Markwell had founded the sanctuary in 2004 to be a home for dogs considered unadoptable by families because the animals were too aggressive.

Police investigated Markwell in the fall of 2012. Officer Julie Goode wrote a citation for second-degree animal cruelty. It was never issued.

Protesters had called for boycotts on Forks businesses and called city officials corrupt.

Police Administrator Rick Bart reported receiving threatening calls on his personal phone as the effort to have the sanctuary closed intensified and more protesters came to Forks to demonstrate outside the warehouse and at City Hall.

Maggie McDowell, a protest organizer from Seattle, repeatedly discredited those who threatened city officials and businesses.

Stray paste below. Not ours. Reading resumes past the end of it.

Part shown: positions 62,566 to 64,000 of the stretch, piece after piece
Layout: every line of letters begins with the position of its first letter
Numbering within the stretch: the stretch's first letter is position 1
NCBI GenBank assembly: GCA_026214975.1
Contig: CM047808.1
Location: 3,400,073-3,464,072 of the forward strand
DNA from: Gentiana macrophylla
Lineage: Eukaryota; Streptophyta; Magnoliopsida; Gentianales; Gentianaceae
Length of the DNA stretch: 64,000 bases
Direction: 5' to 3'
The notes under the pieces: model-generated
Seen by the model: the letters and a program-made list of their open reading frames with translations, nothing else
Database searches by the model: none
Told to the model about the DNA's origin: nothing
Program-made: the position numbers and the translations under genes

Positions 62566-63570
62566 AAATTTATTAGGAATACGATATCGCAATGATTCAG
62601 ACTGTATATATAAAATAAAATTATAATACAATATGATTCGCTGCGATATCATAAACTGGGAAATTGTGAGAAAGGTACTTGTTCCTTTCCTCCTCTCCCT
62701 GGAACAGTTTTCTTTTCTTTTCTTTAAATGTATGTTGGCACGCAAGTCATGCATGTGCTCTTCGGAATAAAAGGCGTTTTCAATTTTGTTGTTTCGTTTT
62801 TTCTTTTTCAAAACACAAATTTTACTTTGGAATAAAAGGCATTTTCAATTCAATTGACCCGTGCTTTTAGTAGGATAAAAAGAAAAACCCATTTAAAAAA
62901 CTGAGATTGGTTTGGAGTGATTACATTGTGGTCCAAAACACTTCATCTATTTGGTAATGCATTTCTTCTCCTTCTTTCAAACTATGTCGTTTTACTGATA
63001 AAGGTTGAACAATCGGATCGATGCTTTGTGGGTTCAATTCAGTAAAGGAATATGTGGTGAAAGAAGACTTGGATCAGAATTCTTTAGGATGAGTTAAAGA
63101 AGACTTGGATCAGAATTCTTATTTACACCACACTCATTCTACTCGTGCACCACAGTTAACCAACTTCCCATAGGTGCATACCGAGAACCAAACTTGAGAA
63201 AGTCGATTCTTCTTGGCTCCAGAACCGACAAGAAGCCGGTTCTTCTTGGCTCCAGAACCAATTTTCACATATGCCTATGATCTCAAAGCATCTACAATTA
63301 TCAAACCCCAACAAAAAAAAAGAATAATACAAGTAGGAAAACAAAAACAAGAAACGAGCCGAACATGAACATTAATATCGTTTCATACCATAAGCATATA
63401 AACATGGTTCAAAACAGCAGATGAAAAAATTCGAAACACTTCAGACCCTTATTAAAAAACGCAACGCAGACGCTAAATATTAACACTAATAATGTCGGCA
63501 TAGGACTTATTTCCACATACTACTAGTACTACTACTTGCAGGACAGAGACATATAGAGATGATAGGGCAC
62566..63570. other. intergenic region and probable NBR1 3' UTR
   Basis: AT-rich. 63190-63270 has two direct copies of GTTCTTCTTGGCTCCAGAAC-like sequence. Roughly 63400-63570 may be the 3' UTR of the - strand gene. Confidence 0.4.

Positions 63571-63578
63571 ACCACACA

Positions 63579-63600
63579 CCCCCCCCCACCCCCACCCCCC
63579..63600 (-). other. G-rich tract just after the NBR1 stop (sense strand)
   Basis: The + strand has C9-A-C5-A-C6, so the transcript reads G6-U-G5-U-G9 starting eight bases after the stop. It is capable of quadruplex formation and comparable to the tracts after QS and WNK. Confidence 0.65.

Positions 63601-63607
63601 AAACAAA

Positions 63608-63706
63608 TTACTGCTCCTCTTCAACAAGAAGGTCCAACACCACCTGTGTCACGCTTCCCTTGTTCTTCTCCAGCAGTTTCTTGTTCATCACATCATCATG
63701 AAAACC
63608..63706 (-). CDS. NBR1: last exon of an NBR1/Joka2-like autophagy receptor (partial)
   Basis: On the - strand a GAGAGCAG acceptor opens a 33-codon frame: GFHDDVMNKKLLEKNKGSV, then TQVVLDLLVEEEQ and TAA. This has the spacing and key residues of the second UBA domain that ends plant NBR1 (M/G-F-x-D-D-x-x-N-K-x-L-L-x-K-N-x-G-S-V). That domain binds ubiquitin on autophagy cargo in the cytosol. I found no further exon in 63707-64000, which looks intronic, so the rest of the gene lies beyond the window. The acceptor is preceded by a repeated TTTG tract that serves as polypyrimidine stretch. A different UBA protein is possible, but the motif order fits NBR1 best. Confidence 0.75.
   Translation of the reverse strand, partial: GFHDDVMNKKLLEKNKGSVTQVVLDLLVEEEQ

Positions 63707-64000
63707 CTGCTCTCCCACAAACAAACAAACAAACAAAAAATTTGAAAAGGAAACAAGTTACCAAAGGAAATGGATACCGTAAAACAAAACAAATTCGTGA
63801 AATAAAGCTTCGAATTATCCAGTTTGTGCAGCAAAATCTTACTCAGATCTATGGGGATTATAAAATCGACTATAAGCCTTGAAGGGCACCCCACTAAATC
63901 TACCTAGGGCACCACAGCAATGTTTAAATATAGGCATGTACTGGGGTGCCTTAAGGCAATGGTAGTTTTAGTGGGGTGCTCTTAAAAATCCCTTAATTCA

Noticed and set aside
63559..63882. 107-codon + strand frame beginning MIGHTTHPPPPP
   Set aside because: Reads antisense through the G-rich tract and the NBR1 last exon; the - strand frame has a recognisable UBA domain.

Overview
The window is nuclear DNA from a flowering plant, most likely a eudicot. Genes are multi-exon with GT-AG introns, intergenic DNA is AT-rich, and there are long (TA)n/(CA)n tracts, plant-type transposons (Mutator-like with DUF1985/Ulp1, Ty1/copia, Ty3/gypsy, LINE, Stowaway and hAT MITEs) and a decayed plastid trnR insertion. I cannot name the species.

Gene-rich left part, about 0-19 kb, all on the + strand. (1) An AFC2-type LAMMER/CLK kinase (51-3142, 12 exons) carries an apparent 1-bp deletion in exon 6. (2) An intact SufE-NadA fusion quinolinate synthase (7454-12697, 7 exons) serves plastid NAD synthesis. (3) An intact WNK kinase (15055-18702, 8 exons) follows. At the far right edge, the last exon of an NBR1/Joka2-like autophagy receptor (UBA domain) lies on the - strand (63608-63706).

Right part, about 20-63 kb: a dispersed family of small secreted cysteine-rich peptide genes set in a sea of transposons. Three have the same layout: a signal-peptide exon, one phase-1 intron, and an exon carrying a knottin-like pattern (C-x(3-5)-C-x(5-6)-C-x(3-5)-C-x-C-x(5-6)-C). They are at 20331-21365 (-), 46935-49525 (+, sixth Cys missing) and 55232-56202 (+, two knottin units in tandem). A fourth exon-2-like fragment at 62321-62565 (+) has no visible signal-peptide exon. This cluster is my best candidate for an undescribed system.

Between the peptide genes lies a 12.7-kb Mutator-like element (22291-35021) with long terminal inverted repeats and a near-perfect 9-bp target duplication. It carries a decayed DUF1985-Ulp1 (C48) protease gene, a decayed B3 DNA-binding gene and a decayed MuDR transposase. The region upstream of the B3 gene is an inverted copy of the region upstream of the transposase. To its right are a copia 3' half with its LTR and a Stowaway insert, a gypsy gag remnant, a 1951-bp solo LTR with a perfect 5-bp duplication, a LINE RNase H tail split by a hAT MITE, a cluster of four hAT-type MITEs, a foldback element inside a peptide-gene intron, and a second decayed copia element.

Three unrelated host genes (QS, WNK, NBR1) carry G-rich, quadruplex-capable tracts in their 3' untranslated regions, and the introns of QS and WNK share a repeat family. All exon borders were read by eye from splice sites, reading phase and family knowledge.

She said the only goal of the protests was to help find better lives for the dogs.

Steward said the coffee shop at 241 S. Forks Ave. was targeted by protesters because Markwell was a regular customer and staff posted signs in support of Olympic Animal Sanctuary in windows fronting Forks Avenue.

“I mean, they targeted here because he ate here and we had a sign in the window,” Steward said. “Seriously?”

The day after Markwell left with the dogs, Steward said, masked protesters came into the coffee shop, taking video footage of the building's interior and tearing down the support signs from the front window.

A video of her asking the protesters to leave was posted online.

“It was that day, the day after he had gone and they were in here harassing us, that I went, 'You know, this isn't about the dogs anymore,'” Steward said.

“They were targeting the whole town. And that wasn't fair,” Steward said. “Just because we're a tight-knit community and we band together.”